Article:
Weight Lifting, Weight Training, Bench Press & Bodybuilding
April 26, 2018

John Dolan Interview
First 600+ Bencher in the 100% RAW Federation

Interviewed By Ben Tatar of CriticalBench.com - April 2008

big Bench by John Dolan at the Raw Unity Meet
Photo by SAS Digital Memories - All Rights Reserved

John Dolan is the 100% RAW federations SHW 628 lb raw bencher. He was the first ever to do 600 in the 100% RAW fed and the only one to do it more than once. He also had the highest bench at the Raw Unity Meet.

1) CRITICAL BENCH: John, welcome to Critical Bench. It's great to have you here today. Tell us about yourself!

John Dolan: I am from Chicago Illinois . I am 6'0 and currently compete at SHW. My weight is generally between 310 and 320lbs. I have competed from 242 up. I have been competing since 1995, strictly in the bench. I am thirty seven years old and a Chicago police officer. I am married with three children.

2) CRITICAL BENCH: John, what federations have you competed in?

John Dolan: In the last year I have competed in the 100% RAW federation and the USAPL. I competed in 2005 in 100% RAW and the ADFPF and WDFPF. Prior to that, I competed in the USAPL, AAU, SAAS, NASA and the old ADFPA. I compete in the open division. I only compete raw or unequipped even if there is no division for it.

3) CRITICAL BENCH: What is the most you have bench pressed?

John Dolan: My best lift raw is 610 at SHW, which I hit at the in Bloomington Illinois at the 100% RAW federation meet on September 8, 2007. I have hit 600 and over three separate times in competition (2X at one meet). In 2005 I won the WDFPF unequipped bench press world meet in England.

4) CRITICAL BENCH: John, was your 600lbs bench press for the first time as exciting as benching 610 or 628? What else do you like about powerlifting meets besides PRs and breaking records?

John Dolan: Hitting 600 for the first time was right up there along with hitting 610 and 628, but my favorite parts of powerlifting meets is getting the opportunity to meet so many great people at the meets. I still keep in touch with guys I met from competing in the mid 90's to guys I have met recently.

5) CRITICAL BENCH: What is your favorite part about competing in powerlifting?

John Dolan: My favorite part of competing in powerlifting is the entire meet for you is contingent upon your performance alone, there is nobody else to blame except yourself for failing. But mostly I just love to lift weights, at the gym or at a meet. I just really love to lift.

Big Bencher John Dolan Getting Awarded a Trophy For His Bench Pressing Skills

6) CRITICAL BENCH: How did you get started in powerlifting? Did you play any other sports?

John Dolan: I started lifting weights in high school for football and wrestling. I continued wrestling in college and kept lifting there. I got interested in competing in bench meets in 1995, from reading Powerlifting USA.

7) CRITICAL BENCH: John, what muscle groups do you feel are most important for a bigger bench and what exercises do you enjoy training most for that bigger bench press? If you could only do one assistance exercise for a bigger bench press what would it be?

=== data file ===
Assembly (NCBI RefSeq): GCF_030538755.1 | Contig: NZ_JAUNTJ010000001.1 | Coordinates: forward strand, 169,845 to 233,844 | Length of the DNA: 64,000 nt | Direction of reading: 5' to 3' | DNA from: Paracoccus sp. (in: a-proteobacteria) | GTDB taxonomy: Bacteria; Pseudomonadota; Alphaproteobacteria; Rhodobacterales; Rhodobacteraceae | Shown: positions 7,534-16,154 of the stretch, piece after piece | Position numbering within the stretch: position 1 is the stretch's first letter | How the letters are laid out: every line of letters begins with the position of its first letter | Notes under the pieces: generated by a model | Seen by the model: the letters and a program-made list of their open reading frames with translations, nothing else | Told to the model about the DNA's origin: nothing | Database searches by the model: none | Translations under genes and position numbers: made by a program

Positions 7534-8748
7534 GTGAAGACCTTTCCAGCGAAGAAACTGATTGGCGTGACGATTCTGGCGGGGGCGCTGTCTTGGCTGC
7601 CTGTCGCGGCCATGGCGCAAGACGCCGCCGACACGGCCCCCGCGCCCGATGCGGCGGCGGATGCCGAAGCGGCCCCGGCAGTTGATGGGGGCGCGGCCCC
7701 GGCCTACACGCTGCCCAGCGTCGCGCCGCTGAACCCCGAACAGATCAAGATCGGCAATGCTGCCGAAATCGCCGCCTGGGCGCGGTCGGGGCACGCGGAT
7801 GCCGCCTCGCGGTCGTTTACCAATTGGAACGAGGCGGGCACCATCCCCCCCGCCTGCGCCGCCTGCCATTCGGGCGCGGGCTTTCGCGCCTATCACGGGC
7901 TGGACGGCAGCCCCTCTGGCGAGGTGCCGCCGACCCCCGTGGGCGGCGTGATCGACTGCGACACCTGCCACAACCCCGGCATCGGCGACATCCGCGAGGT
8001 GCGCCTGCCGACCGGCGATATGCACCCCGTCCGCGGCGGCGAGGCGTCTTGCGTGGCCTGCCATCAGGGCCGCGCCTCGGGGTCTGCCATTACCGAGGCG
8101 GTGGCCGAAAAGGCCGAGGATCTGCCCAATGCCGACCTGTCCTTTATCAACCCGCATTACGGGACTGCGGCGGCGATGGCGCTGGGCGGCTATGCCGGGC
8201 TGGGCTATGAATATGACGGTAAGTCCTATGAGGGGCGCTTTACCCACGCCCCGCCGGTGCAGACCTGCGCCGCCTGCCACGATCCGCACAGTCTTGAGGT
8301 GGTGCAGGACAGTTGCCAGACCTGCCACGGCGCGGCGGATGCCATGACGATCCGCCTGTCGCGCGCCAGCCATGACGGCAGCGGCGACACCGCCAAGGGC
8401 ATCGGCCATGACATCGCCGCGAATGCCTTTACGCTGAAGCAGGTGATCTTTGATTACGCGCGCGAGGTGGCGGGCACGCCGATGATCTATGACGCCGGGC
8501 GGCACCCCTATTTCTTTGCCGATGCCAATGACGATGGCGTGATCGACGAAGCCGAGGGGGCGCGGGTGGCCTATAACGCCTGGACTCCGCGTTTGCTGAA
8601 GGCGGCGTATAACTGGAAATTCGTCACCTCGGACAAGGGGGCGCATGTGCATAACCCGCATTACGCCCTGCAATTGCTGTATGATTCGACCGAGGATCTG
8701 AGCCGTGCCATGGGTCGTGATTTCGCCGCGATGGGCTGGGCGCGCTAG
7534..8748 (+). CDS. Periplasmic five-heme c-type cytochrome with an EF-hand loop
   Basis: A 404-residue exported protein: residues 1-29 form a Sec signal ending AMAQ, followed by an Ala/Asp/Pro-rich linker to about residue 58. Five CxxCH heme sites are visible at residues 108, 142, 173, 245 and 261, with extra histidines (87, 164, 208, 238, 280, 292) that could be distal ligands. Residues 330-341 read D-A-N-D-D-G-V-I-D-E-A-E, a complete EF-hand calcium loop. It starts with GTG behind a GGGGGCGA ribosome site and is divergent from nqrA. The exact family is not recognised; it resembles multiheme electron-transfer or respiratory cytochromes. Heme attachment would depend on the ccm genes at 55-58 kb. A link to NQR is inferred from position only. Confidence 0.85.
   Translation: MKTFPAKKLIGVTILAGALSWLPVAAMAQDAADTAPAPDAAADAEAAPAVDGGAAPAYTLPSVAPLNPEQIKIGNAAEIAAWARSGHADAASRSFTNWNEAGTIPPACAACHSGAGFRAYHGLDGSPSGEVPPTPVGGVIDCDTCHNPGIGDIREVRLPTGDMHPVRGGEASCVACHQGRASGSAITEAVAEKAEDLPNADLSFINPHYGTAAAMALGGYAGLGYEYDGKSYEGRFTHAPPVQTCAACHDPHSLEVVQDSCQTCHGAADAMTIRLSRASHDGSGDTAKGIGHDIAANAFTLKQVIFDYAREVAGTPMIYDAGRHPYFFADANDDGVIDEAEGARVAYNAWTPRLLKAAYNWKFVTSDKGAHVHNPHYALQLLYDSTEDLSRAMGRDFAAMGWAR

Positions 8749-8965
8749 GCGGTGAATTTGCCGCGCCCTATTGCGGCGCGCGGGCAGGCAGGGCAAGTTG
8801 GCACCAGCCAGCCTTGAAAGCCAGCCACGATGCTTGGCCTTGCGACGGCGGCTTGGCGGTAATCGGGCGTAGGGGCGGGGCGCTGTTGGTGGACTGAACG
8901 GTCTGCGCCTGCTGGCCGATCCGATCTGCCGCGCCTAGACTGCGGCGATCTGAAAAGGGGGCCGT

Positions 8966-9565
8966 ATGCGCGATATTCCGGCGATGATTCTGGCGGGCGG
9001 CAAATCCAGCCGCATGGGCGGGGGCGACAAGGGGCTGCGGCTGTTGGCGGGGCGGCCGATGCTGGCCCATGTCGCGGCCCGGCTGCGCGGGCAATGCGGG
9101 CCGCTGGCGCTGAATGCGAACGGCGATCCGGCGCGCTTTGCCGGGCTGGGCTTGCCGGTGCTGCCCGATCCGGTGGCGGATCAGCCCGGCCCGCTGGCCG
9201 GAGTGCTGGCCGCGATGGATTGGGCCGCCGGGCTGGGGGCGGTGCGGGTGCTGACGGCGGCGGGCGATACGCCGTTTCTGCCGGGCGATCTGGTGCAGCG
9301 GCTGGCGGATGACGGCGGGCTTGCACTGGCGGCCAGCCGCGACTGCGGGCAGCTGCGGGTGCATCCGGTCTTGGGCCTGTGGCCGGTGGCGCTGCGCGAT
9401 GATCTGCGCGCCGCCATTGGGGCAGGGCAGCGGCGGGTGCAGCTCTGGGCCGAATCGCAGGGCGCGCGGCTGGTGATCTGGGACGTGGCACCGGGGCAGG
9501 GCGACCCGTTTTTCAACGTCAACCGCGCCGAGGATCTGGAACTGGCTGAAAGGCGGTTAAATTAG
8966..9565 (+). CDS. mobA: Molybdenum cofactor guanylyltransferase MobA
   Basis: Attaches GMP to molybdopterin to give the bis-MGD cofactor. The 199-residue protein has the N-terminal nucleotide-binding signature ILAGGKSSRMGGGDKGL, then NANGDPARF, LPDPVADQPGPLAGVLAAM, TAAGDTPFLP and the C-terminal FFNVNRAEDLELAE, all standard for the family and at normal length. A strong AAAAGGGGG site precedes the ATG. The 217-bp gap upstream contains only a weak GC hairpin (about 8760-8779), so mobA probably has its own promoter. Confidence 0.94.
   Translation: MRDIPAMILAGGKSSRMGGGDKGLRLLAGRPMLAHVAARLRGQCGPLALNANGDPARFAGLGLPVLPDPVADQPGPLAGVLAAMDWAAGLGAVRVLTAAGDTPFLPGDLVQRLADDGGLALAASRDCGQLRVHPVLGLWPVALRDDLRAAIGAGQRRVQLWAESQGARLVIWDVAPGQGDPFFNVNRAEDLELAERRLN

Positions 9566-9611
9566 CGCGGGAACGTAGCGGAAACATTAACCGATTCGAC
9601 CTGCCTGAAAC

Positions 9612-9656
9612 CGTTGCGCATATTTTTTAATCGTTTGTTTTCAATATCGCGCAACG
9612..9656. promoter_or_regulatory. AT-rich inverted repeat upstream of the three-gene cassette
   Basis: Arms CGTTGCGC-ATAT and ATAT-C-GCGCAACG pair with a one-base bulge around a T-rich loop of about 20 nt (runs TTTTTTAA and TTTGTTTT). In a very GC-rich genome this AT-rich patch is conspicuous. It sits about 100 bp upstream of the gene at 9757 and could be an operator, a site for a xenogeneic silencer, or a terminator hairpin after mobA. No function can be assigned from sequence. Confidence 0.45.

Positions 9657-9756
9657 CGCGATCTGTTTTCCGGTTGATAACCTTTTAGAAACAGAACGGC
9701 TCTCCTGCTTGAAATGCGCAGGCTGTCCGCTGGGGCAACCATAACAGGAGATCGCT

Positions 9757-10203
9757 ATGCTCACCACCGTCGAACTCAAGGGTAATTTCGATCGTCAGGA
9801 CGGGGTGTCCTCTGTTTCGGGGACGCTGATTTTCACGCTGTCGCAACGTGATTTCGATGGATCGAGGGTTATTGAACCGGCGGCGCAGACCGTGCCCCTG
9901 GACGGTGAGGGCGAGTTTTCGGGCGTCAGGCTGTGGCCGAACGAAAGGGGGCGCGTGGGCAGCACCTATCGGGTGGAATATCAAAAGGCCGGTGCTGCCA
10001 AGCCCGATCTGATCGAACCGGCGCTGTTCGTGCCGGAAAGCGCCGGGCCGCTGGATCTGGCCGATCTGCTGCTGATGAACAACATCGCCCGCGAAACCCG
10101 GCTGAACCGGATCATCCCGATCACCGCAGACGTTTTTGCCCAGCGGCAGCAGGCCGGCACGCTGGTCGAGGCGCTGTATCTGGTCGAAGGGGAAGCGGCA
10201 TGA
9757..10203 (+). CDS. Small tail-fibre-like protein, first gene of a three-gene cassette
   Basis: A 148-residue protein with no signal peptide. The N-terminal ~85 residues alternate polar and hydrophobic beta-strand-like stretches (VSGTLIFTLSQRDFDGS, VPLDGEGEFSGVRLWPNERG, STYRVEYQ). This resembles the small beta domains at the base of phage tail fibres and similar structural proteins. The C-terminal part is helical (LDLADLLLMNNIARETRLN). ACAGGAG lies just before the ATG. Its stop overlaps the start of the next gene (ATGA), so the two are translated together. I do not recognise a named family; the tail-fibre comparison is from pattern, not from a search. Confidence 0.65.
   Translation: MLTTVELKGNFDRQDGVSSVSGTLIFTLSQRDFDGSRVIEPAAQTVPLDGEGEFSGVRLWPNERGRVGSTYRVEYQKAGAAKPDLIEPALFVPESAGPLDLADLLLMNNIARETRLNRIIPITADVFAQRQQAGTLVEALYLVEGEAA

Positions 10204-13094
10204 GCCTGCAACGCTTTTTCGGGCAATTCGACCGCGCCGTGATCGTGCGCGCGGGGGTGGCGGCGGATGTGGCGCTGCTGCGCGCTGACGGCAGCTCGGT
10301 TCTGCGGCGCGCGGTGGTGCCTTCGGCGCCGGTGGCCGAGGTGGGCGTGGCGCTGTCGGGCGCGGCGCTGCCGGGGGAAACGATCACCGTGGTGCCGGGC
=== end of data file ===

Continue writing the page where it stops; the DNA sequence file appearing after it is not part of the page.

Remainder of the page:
John Dolan: I personally feel the most important muscle outside of the chest is shoulders. My favorite assistance exercise, hands down is the behind the neck military press. If I were to do only one assistance exercise that would definitely be it. I also do overhead dumbbell presses and heavy shoulder shrugs. I also do tricep pushdowns on a lat machine with a semi-wide grip.

8) CRITICAL BENCH: What is the most weight you have pressed over your head before? It's interesting that you picked overhead presses as your favorite assistance exercise when going after that bigger bench! Was there an article or an experience that you had that made overhead presses your number 1 assistance exercise when training?

John Dolan: I would read any article I could on how to get a better bench. One of my favorite articles was one I read with Ted Arcidi, he was saying how he would do behind the neck overheads, since then that has been the staple of my assistance exercises. They have helped my bench tremendously, I have previously hit 450 lbs. for a single on overheads.

9) CRITICAL BENCH: That's super strong! You said earlier in the interview that you competed from 242 to SHW. How big and strong were you in high school? Who inspired you back then?

John Dolan: I was about 200-215 lbs. when I finished high school and could bench 405, though definitely NOT a competition lift. I was fortunate to have two coaches that were knowledgeable about lifting, Keith Peak and Brian McDonough, both of whom helped me tremendously and taught me the most important thing about lifting, DEDICATION. I continued to lift in college for wrestling. After college my main ingredient for working out was just grinding out the lifts. I have been lifting weights for twenty five years and prior to 2005 the longest I went without lifting was one week.

10) CRITICAL BENCH: Are you very laid back in general about your lifting or always super intense?

John Dolan: I am very laid back when it comes to lifting. It probably comes from the fact that I have been lifting for 25 years and enjoy doing it. I don't get psyched up until I lay down and touch the bar, then it's time to get down to business. Once I rack the weight, or someone does it for me, time to put a smile back on.

Bench Presser John Dolan 11) CRITICAL BENCH: What do you think are the 5 most important factors for a bigger bench press and what are the 5 biggest common mistakes you see other lifters make when going after a bigger bench press?

1. With anything in lifting, I feel having a positive mental attitude towards the lift is the single most important factor, your body can do most anything, but it's your mind that has to be convinced.

2. Recovery. You have to let your body recuperate to be able to sustain the heavy workouts that are needed for a great bench. This includes getting enough of a protein intake.

3. Being willing to fail. Just don't accept it. Get back on the stick and succeed.

4. Get a good support system, family and friends.

5. Enjoy yourself!